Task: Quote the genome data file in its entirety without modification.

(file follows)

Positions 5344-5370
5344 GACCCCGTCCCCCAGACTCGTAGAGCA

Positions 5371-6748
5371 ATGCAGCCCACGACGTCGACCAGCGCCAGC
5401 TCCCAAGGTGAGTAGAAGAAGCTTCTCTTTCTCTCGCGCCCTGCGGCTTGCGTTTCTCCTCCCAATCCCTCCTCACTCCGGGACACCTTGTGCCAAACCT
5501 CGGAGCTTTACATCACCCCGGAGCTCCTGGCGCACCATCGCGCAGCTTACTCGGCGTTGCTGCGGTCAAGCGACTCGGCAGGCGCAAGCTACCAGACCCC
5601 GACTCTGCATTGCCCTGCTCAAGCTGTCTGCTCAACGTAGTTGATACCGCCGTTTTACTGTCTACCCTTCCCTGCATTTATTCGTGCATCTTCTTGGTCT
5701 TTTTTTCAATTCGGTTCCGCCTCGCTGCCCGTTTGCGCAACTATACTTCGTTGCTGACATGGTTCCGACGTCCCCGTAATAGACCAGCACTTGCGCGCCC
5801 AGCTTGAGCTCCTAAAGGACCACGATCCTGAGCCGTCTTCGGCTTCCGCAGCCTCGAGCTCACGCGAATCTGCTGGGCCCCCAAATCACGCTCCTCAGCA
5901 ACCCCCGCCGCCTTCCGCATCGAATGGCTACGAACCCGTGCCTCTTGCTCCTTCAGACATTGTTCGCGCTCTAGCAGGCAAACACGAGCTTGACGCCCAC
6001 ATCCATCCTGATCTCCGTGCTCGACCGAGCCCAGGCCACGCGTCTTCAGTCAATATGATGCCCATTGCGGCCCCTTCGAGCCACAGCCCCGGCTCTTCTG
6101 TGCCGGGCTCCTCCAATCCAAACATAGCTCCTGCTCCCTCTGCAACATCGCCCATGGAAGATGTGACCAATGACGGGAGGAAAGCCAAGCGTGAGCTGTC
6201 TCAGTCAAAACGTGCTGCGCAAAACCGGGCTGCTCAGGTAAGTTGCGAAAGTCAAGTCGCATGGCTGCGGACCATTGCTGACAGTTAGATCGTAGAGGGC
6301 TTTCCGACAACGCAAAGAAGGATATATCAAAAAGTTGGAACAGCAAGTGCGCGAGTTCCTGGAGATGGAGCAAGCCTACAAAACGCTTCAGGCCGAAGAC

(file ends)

Positions 5344-5370
5344 GACCCCGTCCCCCAGACTCGTAGAGCA

Positions 5371-6748
5371 ATGCAGCCCACGACGTCGACCAGCGCCAGC
5401 TCCCAAGGTGAGTAGAAGAAGCTTCTCTTTCTCTCGCGCCCTGCGGCTTGCGTTTCTCCTCCCAATCCCTCCTCACTCCGGGACACCTTGTGCCAAACCT
5501 CGGAGCTTTACATCACCCCGGAGCTCCTGGCGCACCATCGCGCAGCTTACTCGGCGTTGCTGCGGTCAAGCGACTCGGCAGGCGCAAGCTACCAGACCCC
5601 GACTCTGCATTGCCCTGCTCAAGCTGTCTGCTCAACGTAGTTGATACCGCCGTTTTACTGTCTACCCTTCCCTGCATTTATTCGTGCATCTTCTTGGTCT
5701 TTTTTTCAATTCGGTTCCGCCTCGCTGCCCGTTTGCGCAACTATACTTCGTTGCTGACATGGTTCCGACGTCCCCGTAATAGACCAGCACTTGCGCGCCC
5801 AGCTTGAGCTCCTAAAGGACCACGATCCTGAGCCGTCTTCGGCTTCCGCAGCCTCGAGCTCACGCGAATCTGCTGGGCCCCCAAATCACGCTCCTCAGCA
5901 ACCCCCGCCGCCTTCCGCATCGAATGGCTACGAACCCGTGCCTCTTGCTCCTTCAGACATTGTTCGCGCTCTAGCAGGCAAACACGAGCTTGACGCCCAC
6001 ATCCATCCTGATCTCCGTGCTCGACCGAGCCCAGGCCACGCGTCTTCAGTCAATATGATGCCCATTGCGGCCCCTTCGAGCCACAGCCCCGGCTCTTCTG
6101 TGCCGGGCTCCTCCAATCCAAACATAGCTCCTGCTCCCTCTGCAACATCGCCCATGGAAGATGTGACCAATGACGGGAGGAAAGCCAAGCGTGAGCTGTC
6201 TCAGTCAAAACGTGCTGCGCAAAACCGGGCTGCTCAGGTAAGTTGCGAAAGTCAAGTCGCATGGCTGCGGACCATTGCTGACAGTTAGATCGTAGAGGGC
6301 TTTCCGACAACGCAAAGAAGGATATATCAAAAAGTTGGAACAGCAAGTGCGCGAGTTCCTGGAGATGGAGCAAGCCTACAAAACGCTTCAGGCCGAAGAC